Yada Yada

The point of that for some linguists is that there’s something for communication but of an “origin unclear,” which means, “perhaps onomatopoeic of blather.” One linguist conjectures a “Putative Yiddish etymology” for the reduplicated phrase, without ever thinking it’s a translation of Hebrew Godspeak. Is God saying “blah blah” in French or Swedish or English to the Hebrew named Abram? Whatever. We humans just now “know” it’s our language:

or not:


7 responses to “What God Said: Yada Yada

  1. Fascinating! My post may have missed the mark, but I’m glad I made it now.

  2. That said, if this is how God answer’s his question, I’m still wondering what Abram meant. It only opens more possibilities.

    • Welcome Dannii! Don’t you wonder what Moses meant, if he wrote (down) essentially what is extant today, as history, in the MT? Assuming Moses didn’t overhear Abram and God talking, was he “inspired” to hear the conversation some other way? Or could Moses have heard this dialogue, the narrative, from his mother, who heard it from hers, and so forth and so on? Once you get the answers to those questions, and to “what Abram meant,” then was Moses writing us, or are we somehow overhearing? Does “text” help, as in MText, LXXtext, ESVtext, and so forth? If it always comes back to “what Abram meant” because there’s much (to be) made of “that Abram believed and it was reckoned… ,” then I wonder if we’re really starting to talk about what “we” mean. Maybe in a later post I’ll try to come back to these questions with respect to what Theophrastus in different places labeled a “classic missionary focus” of Christians and “the classic Jewish view” (but he’s not the only one to use such labels).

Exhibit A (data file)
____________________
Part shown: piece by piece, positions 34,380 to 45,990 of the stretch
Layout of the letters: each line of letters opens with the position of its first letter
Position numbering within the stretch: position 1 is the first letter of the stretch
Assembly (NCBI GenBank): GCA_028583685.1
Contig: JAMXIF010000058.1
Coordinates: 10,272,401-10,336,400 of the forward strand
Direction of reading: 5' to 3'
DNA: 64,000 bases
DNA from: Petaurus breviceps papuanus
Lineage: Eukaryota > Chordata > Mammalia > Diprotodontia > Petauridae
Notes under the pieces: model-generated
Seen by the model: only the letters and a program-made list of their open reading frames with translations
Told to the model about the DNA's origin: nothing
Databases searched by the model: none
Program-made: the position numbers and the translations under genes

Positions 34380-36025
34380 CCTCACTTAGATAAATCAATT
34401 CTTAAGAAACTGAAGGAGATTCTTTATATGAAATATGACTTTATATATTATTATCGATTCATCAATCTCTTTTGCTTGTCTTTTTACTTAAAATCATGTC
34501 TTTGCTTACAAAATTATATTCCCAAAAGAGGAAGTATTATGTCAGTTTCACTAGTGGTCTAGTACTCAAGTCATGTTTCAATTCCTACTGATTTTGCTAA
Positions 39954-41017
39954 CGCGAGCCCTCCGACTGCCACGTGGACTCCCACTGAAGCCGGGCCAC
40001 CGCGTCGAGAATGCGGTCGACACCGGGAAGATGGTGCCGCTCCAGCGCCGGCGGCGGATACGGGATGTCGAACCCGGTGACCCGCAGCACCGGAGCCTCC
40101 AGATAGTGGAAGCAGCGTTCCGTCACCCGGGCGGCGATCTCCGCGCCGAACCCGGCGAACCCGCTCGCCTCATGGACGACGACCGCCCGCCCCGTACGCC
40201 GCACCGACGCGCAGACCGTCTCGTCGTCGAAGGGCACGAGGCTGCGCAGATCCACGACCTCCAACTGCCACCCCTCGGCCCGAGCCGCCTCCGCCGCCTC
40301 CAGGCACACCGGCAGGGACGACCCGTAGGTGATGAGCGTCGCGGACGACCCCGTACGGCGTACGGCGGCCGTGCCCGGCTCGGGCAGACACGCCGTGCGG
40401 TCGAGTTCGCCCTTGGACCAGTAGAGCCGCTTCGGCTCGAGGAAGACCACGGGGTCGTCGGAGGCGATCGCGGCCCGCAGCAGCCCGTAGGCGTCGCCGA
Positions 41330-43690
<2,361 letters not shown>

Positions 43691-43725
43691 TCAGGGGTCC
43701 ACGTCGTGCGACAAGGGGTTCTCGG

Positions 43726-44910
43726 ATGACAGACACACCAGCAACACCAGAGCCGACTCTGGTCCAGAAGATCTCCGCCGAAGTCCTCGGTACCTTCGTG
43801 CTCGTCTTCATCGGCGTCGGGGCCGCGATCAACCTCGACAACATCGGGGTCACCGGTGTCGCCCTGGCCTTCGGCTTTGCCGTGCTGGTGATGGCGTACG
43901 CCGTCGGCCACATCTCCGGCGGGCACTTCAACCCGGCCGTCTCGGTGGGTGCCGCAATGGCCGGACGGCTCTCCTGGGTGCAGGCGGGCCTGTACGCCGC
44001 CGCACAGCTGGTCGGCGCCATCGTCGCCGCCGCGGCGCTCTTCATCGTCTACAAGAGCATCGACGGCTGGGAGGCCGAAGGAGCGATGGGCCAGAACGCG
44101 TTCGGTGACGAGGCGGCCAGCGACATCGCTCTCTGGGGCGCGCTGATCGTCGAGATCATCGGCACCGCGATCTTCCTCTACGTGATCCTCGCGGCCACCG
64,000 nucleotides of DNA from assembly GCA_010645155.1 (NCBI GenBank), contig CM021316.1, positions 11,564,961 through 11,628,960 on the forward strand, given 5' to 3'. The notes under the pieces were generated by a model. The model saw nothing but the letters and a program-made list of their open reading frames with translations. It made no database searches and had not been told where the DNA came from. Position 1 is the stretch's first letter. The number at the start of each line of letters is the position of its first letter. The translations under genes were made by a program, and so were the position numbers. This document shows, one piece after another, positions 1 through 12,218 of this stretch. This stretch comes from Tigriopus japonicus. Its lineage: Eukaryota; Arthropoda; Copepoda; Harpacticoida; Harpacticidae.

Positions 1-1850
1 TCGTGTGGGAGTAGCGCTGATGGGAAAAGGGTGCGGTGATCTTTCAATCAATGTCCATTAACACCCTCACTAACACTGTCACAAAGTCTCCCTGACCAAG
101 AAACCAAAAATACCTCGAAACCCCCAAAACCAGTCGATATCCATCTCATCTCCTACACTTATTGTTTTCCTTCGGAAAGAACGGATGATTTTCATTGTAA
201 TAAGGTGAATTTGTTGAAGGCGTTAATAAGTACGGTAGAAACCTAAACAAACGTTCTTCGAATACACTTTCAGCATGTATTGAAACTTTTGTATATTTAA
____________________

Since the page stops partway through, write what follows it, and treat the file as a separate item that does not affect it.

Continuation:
• Moses? We can hear him through the much later MT, as we can hear Isaac and Jacob through Moses, Abram through Isaac and God through Abram. And yet through all that convolution, I still believe that we can hear Abram in clarity (but perhaps not all clarity.)

        I don’t think it always comes back to what Abram said, as if as you sound like you imply, hearing Moses and hearing God is unimportant. They’re probably more important that hearing Abram, but hearing Abram is what I’m wondering about at this point in time.